Wagon Wednesday Shootout

Wagon Comparo

This Wagon Wednesday, we decided to try something a little different. We rounded up three great wagons that are currently for sale and while we could just feature each one separately, we thought it might be more interesting to do a comparison. It will be a little different than our normal comparisons though, as each wagons is a different take on the concept and each comes from a different time periods and country. Let’s start this comparison by introducing our competitors. First up, we have a 1963 Ford Falcon Deluxe 78 B Wagon, which is being offered here on eBay without a reserve. The next is a 1970 Saab 95 Station Wagon with room to seat 7 and can be found here on eBay. Last, but not least we have a 1976 Jensen Healey GT that was just pulled from a garage and is now also listed here on eBay.

Ford Falcon 78B

Since the Ford is the oldest and the rarest in our comparo, we felt it deserved our attention first. The Falcon 78 B was intended to be used as a delivery vehicle and was typically stripped down to just the essentials. However, this one was one of the few to be optioned with the Deluxe package, which added more trim work and creature comforts. Being a two door delivery vehicle means it isn’t your typical wagon though. The point of a wagon is to be practical and while this one is likely the easiest to load stuff in and out of the back, it lacks a back seat for the kids. That might be a plus for some, but a negative for us simply as a matter of real world practicality. The big cargo area could come in handy for hauling parts or go karts, so that could counter the lack of a back seat some. This car also loses points for condition, as it has rust issues and lacks an interior. The rarity could be a mark against it as well, but we think this time it’s a major plus. How many of these can there be left? And since it is based on the normal Falcon, finding parts shouldn’t be an issue.

Saab 95 Wagon

Now to what could be the most practical wagon of the bunch, the Saab. The fact that it’s a Saab guarantees that it’s going to be practical. With enough seats for the whole family and the neighbors, you can’t get much better than that. Saab built the 95 for almost 20 years, so finding parts here in the states should be nearly as easy as finding parts for the Falcon and its relative simplicity should make repairs easy. This particular car has seen a lot of use, but has been well cared for. The odometer reads just 26k, but we are sure it has rolled over at least once. Of this bunch, this is the only one that is ready to be used, but we would count on there being a few issues that will need attention right away. It has been on the market for a while though. Thanks Peter C for tipping us off to this one!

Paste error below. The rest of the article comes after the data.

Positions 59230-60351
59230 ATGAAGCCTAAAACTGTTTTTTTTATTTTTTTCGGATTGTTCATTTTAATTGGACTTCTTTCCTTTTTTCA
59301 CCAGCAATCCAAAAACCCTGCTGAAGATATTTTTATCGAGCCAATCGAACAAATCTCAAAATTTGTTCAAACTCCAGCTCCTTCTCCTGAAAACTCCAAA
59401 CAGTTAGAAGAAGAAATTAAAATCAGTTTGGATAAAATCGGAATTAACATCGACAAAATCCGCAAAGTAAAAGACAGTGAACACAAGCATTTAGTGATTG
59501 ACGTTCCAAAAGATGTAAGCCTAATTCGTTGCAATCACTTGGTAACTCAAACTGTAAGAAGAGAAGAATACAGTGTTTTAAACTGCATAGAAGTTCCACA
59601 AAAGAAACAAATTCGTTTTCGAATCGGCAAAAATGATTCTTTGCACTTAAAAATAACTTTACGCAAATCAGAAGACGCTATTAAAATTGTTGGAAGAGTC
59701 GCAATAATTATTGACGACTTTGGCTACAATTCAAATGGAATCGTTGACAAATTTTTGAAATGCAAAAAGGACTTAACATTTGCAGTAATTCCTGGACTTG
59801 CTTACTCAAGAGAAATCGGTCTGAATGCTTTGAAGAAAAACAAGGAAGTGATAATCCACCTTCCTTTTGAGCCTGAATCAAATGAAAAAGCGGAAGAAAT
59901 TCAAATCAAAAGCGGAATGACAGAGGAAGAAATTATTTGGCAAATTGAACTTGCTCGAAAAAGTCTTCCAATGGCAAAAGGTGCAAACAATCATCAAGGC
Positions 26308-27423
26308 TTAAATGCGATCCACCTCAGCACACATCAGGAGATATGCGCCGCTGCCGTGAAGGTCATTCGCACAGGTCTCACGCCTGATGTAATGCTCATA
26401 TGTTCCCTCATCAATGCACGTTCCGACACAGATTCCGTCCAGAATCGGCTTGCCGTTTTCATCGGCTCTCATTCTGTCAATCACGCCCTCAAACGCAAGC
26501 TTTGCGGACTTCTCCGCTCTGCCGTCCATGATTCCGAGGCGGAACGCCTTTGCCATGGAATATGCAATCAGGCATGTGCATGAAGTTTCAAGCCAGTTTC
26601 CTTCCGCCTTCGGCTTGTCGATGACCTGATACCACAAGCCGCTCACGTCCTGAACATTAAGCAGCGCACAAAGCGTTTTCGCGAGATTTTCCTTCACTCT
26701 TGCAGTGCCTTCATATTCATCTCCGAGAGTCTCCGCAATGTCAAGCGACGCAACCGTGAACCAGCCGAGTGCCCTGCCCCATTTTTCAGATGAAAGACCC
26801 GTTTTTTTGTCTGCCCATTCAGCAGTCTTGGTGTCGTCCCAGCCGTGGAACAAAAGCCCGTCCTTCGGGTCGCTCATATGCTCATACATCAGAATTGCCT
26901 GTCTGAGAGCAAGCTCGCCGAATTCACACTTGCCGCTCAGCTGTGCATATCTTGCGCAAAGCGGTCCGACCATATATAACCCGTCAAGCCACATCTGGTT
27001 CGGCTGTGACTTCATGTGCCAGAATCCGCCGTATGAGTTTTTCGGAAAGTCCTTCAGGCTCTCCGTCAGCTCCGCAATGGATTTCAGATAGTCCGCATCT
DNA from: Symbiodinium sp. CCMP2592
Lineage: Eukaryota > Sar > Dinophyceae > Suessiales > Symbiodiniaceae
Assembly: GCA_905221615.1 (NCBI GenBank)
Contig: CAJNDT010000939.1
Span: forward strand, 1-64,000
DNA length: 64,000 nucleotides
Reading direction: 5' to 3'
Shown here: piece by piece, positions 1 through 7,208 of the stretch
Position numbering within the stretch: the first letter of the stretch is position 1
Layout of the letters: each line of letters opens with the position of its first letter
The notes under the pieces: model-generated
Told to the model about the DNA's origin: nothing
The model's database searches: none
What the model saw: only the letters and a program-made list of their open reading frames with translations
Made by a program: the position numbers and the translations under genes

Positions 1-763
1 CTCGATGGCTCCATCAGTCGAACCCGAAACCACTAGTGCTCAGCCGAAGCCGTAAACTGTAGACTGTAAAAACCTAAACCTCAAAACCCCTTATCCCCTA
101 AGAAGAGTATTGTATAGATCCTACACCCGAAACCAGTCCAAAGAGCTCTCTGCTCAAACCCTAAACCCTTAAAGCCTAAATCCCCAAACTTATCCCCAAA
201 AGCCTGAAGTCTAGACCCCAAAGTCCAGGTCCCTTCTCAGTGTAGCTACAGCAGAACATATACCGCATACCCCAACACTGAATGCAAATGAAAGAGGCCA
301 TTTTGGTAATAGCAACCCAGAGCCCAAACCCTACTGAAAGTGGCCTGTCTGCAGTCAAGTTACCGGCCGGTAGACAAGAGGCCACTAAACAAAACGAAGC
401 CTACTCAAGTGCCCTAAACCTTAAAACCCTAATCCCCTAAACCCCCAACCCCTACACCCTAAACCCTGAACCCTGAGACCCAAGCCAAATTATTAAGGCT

Jensen GT

Our last contender could be the least practical of the three, but could also prove to be the most fun to drive. Some might say that the Jensen GT isn’t a true wagon, but is instead a shooting brake. Sure it can’t haul as much as the Saab or Ford, but it looks like a wagon to us. Plus it’s powered by a twin cam Lotus engine. That might not be a plus if it needs a complete rebuild, which it might given that it was left in storage for 25 years. Once it’s running and driving it would likely be the most entertaining, even with the kids in the back. Let’s just hope the previous owner kept all the parts with it or things could get expensive. So how do we pick a winner from this pack? Well, we aren’t going to! We are going to leave it up to you guys to pick out the winner, so let us know which one wins it for you!


  1. Jim-Bob

    The Falcon is a bit of a shame as it seems too far gone to restore or even make something interesting from (which would be my choice). The floor is not the scary part. No, it’s the roof that does it in as it seems that almost none of the support structure around the top is left intact and in some spots it looks to be missing 10 inch long sections. I can only imagine how badly corroded the rest of the box sections are.

    Like 1
  2. Dolphin Member

    Wagons are a terrific focus. We have owned many wagons over the decades, and we still have one now as a DD. IMHO wagons are the most practical and useful vehicle for general use.

    Like 1
  3. Go Cart Mozart

    I love the Ford Sedan Delivery, but it needs so much metalwork. It would be sweet done right but its really a shell.

  4. Don Andreina